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Route: Frenchman creek
Posted On: 2021-03-03, By: Littlejohn
Info: Deep snow. Used skins / skis. Not suitable for snowshoeing at this time. 
Route: Via Frenchman Creek
Posted On: 2021-01-14, By: HikesInGeologicTime
Info: Used snowshoes on descent to reinforce trench to treeline. It is (was) possible to boot up with minimal postholing as long as we used poles to probe for the packed-down portion of the trail through the meadows, but it was rather narrow in places. Winds were fierce as we descended in the afternoon, however, so there may be a bit to a lot of drifting. It may be possible to keep the ridge from 14,000' to the summit to Class 3 with a lot of careful routefinding, but be prepared for some brief sections of Class 4 of you stay ridge direct and for lots of snow if you stick to the sides. We avoided a steep downclimb on rocks by kicking steps into a steep snowfield on the north side of the ridge (which I thought was fun, especially as my partner had already kicked the steps in for me), and another group had apparently done the same not far from our tracks. Be prepared for a long day and a lot of false summits if you take this route - this was by far my most challenging snowflake to date!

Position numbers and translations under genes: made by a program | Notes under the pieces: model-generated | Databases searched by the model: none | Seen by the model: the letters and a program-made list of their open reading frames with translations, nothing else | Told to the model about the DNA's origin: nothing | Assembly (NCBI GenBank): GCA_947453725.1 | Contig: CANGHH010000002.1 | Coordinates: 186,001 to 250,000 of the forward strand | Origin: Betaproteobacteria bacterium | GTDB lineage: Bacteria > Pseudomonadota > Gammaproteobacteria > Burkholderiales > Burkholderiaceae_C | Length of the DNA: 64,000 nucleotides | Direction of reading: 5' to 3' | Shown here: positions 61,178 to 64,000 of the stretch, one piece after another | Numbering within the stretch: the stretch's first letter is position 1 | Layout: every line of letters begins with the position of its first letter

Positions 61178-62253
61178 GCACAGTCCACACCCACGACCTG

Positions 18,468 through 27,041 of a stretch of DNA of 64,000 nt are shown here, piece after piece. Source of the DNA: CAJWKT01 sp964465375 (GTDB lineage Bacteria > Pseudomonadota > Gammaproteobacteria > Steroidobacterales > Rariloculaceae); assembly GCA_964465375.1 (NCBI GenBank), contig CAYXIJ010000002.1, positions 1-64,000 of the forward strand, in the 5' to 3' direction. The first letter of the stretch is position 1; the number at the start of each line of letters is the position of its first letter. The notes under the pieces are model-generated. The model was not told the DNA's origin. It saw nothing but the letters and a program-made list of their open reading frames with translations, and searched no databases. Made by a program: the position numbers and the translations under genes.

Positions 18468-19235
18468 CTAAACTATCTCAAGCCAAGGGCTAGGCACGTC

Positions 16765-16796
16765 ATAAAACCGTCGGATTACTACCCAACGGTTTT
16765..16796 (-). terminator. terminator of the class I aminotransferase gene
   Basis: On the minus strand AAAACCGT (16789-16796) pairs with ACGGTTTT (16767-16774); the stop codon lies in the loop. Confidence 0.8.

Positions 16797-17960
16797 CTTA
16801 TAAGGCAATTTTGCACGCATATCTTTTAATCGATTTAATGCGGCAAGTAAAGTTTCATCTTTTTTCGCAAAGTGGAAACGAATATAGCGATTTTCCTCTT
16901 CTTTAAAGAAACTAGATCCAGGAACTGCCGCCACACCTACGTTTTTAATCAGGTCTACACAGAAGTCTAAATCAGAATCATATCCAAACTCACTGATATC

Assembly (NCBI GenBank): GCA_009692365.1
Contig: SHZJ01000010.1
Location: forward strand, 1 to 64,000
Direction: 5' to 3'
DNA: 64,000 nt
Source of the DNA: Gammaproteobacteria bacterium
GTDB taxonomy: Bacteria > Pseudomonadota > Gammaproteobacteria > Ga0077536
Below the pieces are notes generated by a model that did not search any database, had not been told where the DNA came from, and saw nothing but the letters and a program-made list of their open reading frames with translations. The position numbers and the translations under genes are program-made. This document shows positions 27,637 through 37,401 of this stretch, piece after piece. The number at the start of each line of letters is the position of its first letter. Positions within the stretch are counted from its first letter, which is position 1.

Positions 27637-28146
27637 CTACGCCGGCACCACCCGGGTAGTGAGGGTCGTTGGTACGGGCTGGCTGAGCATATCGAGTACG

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Route: Frenchman Creek
Posted On: 2021-01-04, By: PeakSixTD